A - I n f o s
a multi-lingual news service by, for, and about anarchists **

News in all languages
Last 40 posts (Homepage) Last two weeks' posts

The last 100 posts, according to language
Greek_ 中文 Chinese_ Castellano_ Català_ Deutsch_ Nederlands_ English_ Français_ Italiano_ Polski_ Português_ Russkyi_ Suomi_ Svenska_ Türkçe_ The.Supplement

The First Few Lines of The Last 10 posts in:
Greek_ 中文 Chinese_ Castellano_ Català_ Deutsch_ Nederlands_ English_ Français_ Italiano_ Polski_ Português_ Russkyi_ Suomi_ Svenska_ Türkçe
First few lines of all posts of last 24 hours || of past 30 days | of 2002 | of 2003 | of 2004 | of 2005 | of 2006 | of 2007 | of 2008 | of 2009 | of 2010 | of 2011 | of 2012 | of 2013 | of 2014

Syndication Of A-Infos - including RDF | How to Syndicate A-Infos
Subscribe to the a-infos newsgroups
{Info on A-Infos}

(en) France, Alternative Libertaire AL #234 - Agustin Gomez Acosta (CGT-E): "Morocco is dotted with struggles violently suppressed" (fr, pt) [machine translation]

Date Sat, 15 Feb 2014 14:53:20 +0200

Agustin Gomez Acosta, activist of the Spanish CGT, including the Maghreb anime commission. A brief overview with him news of social and union resistance to Morocco. ---- Libertarian Alternative: Why Morocco that popular mobilization has never reached the level of Tunisia or Egypt? ---- Agustin: First, the Alawite monarchy is the main and most loyal ally of the United States, France and the European Union in the area. While Mubarak and Ben Ali had been in the past Tunisia and especially Egypt have gone through phases of nationalism in open conflict with the West at the time of Nasser in particular. This has left the collective consciousness of the people of these countries an important anti imperialist sentiment. Morocco, on the contrary, has always been a faithful ally.

Second, the Moroccan government has cultivated ignorance, illiteracy and marginalization of Amazigh identity, yet majority in the Moroccan population. The cultural level of the Egyptian and Tunisian peoples is substantially higher than that.

Thirdly, the February 20 Movement has not had sufficient strength to overthrow the Alawite monarchy. In Morocco, the social demands were the same as in Tunisia and Egypt, but did not ask the fall of the monarchy.


Agustin: The Moroccan state has specific characteristics which enable the margins of larger maneuvers. Its support base, unlike dictatorships of Ben Ali and Mubarak is not only the fact of a modern centralized state with its excessively repressive institutions (police, justice, army, bureaucracy). The Moroccan regime based on the permanence of inherited customs of the Sultanate, its feudal relations and vassalage.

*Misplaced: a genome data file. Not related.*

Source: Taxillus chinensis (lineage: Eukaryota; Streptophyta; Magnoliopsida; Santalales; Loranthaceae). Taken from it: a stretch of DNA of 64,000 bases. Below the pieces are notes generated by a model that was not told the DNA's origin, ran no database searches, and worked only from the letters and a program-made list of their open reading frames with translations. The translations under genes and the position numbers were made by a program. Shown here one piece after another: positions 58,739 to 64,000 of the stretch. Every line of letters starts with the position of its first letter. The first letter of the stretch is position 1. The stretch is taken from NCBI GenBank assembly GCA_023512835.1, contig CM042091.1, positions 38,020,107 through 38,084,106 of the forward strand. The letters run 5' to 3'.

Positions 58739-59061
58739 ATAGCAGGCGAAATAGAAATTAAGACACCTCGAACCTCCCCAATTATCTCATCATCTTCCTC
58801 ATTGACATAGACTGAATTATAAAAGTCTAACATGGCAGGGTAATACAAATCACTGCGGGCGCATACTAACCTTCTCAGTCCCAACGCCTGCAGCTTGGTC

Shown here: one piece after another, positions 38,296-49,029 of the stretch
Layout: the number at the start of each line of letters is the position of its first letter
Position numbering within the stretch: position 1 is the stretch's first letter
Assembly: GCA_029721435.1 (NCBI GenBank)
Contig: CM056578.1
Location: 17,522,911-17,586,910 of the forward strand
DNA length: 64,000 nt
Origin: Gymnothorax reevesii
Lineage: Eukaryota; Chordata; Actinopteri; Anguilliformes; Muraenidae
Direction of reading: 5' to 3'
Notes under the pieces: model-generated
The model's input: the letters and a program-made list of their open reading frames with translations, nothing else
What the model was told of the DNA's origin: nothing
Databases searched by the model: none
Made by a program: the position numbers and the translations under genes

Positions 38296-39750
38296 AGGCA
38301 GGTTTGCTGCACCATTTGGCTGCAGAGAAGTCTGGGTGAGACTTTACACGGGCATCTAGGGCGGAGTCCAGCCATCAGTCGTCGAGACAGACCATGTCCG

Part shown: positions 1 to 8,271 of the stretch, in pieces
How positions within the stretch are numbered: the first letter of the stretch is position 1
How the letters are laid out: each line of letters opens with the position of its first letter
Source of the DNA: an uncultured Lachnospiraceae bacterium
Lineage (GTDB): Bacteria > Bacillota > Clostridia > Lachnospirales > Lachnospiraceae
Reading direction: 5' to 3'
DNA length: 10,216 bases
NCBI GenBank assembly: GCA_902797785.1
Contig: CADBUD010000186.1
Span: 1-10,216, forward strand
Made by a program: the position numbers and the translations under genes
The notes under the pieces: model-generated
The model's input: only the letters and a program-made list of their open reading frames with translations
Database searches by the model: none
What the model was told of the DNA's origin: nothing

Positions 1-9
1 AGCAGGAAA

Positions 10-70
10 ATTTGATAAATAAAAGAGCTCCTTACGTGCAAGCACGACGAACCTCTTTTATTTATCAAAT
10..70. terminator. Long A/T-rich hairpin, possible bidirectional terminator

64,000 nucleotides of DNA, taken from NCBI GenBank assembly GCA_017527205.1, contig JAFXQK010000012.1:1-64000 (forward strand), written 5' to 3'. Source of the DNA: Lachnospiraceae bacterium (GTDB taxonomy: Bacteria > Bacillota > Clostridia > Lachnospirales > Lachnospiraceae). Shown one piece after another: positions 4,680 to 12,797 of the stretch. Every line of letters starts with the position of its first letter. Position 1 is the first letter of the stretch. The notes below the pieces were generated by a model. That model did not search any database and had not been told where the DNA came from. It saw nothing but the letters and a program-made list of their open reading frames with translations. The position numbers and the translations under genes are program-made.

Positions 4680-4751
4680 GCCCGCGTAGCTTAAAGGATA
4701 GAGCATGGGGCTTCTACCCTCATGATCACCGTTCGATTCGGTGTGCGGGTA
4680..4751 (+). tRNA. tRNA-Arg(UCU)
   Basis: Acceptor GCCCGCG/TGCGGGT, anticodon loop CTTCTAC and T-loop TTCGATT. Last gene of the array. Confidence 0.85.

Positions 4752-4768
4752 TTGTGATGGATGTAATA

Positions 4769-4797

These practices penetrate the whole society through a wide network of "young wrens" the orders of the monarch. It is this concept of blind loyalty and unwavering as Makhzen is called. In Morocco, there are many formal parties, unions, associations. Elections are held regularly. A whole sham democracy, by Western standards, prevail. At the same time, the Makhzen hybrid between the modern state inherited from colonialism, and the sultanate, based on a theocratic power and vassalage, is an absolute power with a king above the law and any constitution. Mohamed VI is the prince of believers and its power can not be questioned.

These factors explain the response of the king against the February 20 Movement has been repression. At the same time, by enacting a constitutional reform, the king secured the image of an enlightened monarch, listening to the demands of the people. Through this new constitution more "liberal" (at least in appearance), he managed to divide the opposition and win over number of "left." An example: the head of the recent National Council for Human Rights has appointed a former political prisoner of Hassan II and the "years of lead". The message is very clear in all cases: the democratic spaces in Morocco are those whom the king tolerated. Another example symptomatic of this fact: in Morocco, you can attend a violent crackdown on protests, as was the case this summer, on the occasion of the release of pedophile Spanish Diego Galan. A few days after, the king having recognized that this was a mistake (obviously not his but that of his subjects, namely the Minister of Justice), the events on the same topic were suddenly encouraged.

To summarize, it is clear that nothing moves in Morocco without royal assent. Makhzen is not challenged by the active collaboration of the vast majority of parties, unions, associations, but also chiefs, police informers in the neighborhoods. A network that is present throughout the country and the only one to serve the king.

Despite this reality, no one can silence the struggles of the people. Struggles that led Mohamed VI to vote via a referendum, the new constitution. A constitution without any legitimacy, with a record abstention rate of 70%. The February 20 Movement continues to work in the street, to mobilize. The invariable response Makhzen against him, intimidation, terror and repression, put bare its true nature and its dictatorial character.

Can you please provide an overview of the Moroccan social and trade union movement?